Fee paid to a broker or other entity for services rendered. Real estate brokers and mortgage brokers receive a commission for the services they provide; a real estate broker secures a buyer for a property that is for sale and a mortgage broker secures a mortgage loan for the buyer to finance the purchase of a property. Commissions are generally paid as a percentage of the sales price in a real estate transaction or the loan amount in a mortgage transaction.
A promise by a lender to make a loan on specific terms or conditions to a borrower or builder. A promise by an investor to purchase mortgages from a lender with specific terms or conditions. an agreement, often inwriting, between a lender and a borrower to loan money at a future date subject to the completion of paperwork or compliance with stated conditions.
Properties used as comparisons to determine the value of a specified property.
A lenders promise to issue a loan subject to certain conditions. Generally, the lender will not fund the loan until the conditions have been met.
Purchase offer in which the buyer proposes to purchase property only after certain events (sale of another home, finding a loan commitment, etc.) occur.
A structure of two or more units, the interior space of which are individually owned.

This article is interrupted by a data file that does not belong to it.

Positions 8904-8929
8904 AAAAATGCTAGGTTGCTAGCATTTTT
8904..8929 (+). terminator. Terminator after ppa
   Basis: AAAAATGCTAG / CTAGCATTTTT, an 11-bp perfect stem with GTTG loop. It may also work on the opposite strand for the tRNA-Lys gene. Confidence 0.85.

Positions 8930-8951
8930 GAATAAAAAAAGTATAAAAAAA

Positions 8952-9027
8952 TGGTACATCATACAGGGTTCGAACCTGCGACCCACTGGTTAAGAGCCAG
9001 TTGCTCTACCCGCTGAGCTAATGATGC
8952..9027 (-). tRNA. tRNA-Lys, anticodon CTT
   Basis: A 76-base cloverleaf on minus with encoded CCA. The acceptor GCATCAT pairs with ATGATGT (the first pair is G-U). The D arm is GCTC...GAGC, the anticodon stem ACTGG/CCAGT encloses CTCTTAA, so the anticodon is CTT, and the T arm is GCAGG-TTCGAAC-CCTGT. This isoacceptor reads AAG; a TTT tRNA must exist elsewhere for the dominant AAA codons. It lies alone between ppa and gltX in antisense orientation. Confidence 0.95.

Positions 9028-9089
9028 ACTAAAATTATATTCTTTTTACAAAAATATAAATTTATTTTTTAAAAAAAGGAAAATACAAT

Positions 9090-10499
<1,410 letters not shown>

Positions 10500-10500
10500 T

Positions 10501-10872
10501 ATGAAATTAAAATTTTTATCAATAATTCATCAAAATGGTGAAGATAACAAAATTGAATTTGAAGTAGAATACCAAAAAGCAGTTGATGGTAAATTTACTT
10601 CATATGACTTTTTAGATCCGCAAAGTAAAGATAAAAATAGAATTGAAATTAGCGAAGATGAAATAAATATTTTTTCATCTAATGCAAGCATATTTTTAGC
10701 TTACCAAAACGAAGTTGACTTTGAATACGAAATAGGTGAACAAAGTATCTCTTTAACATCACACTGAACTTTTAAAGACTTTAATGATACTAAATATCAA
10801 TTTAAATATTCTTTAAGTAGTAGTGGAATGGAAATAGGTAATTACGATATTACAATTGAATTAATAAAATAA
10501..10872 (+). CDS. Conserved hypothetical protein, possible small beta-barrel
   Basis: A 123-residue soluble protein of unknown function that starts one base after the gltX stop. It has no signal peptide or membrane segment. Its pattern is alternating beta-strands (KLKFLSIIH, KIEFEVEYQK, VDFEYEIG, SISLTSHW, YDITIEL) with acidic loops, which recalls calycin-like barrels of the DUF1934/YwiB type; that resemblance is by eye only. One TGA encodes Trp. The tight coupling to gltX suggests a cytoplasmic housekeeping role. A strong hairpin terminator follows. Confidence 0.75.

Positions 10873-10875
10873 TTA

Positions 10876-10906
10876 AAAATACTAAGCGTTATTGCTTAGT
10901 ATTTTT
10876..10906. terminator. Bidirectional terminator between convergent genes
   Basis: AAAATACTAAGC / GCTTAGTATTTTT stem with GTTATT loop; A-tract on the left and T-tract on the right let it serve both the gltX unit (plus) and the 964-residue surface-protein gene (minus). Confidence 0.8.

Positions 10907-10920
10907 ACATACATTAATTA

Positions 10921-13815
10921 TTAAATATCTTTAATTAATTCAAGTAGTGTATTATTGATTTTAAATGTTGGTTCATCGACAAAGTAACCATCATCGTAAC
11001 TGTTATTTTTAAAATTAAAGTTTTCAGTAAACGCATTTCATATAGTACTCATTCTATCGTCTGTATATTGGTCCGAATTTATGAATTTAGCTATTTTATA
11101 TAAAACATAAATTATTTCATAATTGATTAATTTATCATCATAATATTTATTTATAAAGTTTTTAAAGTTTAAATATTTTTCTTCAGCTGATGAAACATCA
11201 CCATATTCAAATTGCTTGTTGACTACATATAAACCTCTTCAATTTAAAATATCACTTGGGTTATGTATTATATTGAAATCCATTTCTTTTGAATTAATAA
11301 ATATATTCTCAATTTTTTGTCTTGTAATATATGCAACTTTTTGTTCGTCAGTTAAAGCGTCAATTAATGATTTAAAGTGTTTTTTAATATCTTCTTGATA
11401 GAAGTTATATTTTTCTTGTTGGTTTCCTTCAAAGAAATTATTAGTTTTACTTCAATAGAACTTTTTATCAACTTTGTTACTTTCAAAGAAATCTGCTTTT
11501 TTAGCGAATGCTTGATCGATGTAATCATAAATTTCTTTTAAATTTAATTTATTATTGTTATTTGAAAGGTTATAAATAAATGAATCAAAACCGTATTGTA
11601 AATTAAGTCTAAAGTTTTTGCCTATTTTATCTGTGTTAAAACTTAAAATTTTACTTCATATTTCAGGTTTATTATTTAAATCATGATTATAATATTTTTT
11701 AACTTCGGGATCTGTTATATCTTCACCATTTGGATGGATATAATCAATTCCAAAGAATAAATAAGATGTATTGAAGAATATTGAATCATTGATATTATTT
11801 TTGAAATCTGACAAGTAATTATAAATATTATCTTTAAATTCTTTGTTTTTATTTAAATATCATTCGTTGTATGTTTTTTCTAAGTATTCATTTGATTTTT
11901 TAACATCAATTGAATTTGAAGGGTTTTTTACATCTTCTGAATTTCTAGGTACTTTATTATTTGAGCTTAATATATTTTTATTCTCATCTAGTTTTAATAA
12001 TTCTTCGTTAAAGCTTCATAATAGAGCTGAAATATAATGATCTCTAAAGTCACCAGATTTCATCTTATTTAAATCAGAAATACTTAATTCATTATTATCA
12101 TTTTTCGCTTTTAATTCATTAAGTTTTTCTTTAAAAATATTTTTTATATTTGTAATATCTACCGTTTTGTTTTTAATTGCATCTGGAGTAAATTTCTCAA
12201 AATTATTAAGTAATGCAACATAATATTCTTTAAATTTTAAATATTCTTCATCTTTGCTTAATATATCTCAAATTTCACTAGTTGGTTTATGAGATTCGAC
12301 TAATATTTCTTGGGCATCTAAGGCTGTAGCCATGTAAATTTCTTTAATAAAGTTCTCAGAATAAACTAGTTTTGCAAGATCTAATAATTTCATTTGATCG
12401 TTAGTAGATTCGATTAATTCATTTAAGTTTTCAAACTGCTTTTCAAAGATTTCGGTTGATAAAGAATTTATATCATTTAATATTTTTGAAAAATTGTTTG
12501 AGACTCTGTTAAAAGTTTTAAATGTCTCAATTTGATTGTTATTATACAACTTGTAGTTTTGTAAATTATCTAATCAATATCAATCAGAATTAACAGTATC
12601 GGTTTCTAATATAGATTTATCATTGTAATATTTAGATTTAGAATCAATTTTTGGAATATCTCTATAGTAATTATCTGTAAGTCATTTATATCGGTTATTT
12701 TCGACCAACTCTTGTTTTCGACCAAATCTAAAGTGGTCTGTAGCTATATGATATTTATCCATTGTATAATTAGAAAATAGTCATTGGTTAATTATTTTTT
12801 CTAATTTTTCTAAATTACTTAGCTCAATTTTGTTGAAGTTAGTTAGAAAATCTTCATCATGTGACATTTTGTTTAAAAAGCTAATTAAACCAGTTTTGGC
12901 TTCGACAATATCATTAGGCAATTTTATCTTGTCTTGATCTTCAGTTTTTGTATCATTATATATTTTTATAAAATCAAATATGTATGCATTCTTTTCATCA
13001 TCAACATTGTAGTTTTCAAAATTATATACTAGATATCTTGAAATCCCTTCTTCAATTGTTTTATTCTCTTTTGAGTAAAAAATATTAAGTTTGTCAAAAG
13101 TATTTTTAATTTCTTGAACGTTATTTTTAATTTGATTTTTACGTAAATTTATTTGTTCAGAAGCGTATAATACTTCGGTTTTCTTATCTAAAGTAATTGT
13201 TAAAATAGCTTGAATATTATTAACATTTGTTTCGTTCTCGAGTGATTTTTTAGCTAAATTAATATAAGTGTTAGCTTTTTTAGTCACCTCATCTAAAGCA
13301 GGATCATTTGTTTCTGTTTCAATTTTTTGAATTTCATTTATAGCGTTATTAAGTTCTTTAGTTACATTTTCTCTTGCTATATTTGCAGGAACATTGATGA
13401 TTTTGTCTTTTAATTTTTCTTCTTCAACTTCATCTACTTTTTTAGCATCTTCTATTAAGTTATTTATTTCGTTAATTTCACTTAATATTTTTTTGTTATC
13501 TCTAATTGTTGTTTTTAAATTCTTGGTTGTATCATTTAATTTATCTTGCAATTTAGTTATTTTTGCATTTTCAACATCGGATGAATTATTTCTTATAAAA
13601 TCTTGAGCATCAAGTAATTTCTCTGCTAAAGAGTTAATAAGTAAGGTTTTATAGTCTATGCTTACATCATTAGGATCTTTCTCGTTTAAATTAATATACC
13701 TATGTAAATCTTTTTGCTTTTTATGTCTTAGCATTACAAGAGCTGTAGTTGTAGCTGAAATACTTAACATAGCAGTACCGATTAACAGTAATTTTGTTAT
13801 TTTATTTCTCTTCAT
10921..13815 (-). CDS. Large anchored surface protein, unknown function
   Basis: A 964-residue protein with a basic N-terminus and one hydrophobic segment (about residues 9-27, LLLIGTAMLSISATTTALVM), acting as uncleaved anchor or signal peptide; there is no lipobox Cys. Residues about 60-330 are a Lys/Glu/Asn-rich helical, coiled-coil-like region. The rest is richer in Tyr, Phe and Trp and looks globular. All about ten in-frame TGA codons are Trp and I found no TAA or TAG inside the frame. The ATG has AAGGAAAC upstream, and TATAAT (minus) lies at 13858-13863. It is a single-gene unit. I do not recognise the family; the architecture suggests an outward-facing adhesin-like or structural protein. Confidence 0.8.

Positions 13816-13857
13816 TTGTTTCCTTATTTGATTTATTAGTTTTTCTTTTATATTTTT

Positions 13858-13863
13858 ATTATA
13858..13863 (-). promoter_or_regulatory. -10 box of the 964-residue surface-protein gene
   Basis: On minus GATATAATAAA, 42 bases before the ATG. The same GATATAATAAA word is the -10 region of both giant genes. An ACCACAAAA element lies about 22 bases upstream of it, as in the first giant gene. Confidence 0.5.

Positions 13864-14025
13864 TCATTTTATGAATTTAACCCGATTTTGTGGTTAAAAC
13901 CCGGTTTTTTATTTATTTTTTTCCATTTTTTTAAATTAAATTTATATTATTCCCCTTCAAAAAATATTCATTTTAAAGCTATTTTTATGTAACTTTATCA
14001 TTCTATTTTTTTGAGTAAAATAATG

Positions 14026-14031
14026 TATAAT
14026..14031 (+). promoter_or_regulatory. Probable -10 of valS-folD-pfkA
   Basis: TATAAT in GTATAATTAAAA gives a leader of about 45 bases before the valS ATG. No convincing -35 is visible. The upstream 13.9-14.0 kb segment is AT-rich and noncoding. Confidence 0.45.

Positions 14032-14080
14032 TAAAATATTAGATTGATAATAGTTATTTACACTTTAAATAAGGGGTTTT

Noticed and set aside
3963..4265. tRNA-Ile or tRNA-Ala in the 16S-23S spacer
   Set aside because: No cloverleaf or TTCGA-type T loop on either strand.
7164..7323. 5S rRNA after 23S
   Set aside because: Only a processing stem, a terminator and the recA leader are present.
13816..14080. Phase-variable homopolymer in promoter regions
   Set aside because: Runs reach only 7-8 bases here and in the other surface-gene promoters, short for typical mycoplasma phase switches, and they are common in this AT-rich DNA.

Anything of value given to induce another to enter into a contract. Earnest money deposit on a sales contract is consideration.
Short-term financing for real estate construction. Generally followed by long term financing called a "take out" loan issued upon completion of construction.
Condition which must be satisfied before the buyer can consummate the purchase of a property. Contingencies are generally outlined in the purchase contract between the buyer and seller.
Contract of Sale
A purchase transaction in which the buyer receives possession of the property, but the seller retains title.
A mortgage loan that is not guaranteed or insured by the government. FHA and VA loans are not conventional loans.
ARMs that have a provision allowing the borrower to convert the mortgage to a fixed rate term. The conversion feature is outlined in the mortgage note and has certain restrictions.
A loan neither insure by the FHA nor guaranteed by the VA.
Cost Plus Contract
A building contract setting the builder's profit at a set percentage of actual cost of labor and materials.
Contract Sales Price
The full purchase price as stated in the contract.
Accounting figure that includes original cost of property plus certain expenses to purchase, money spent on permanent improvements and other costs, minus any depreciation claimed on tax returns over the years.
A division within a state, usually encompassing one or more cities or towns.
A report documenting the credit history and current status of a borrower's credit standing.
Typically, the buyer, as opposed to the principal (seller).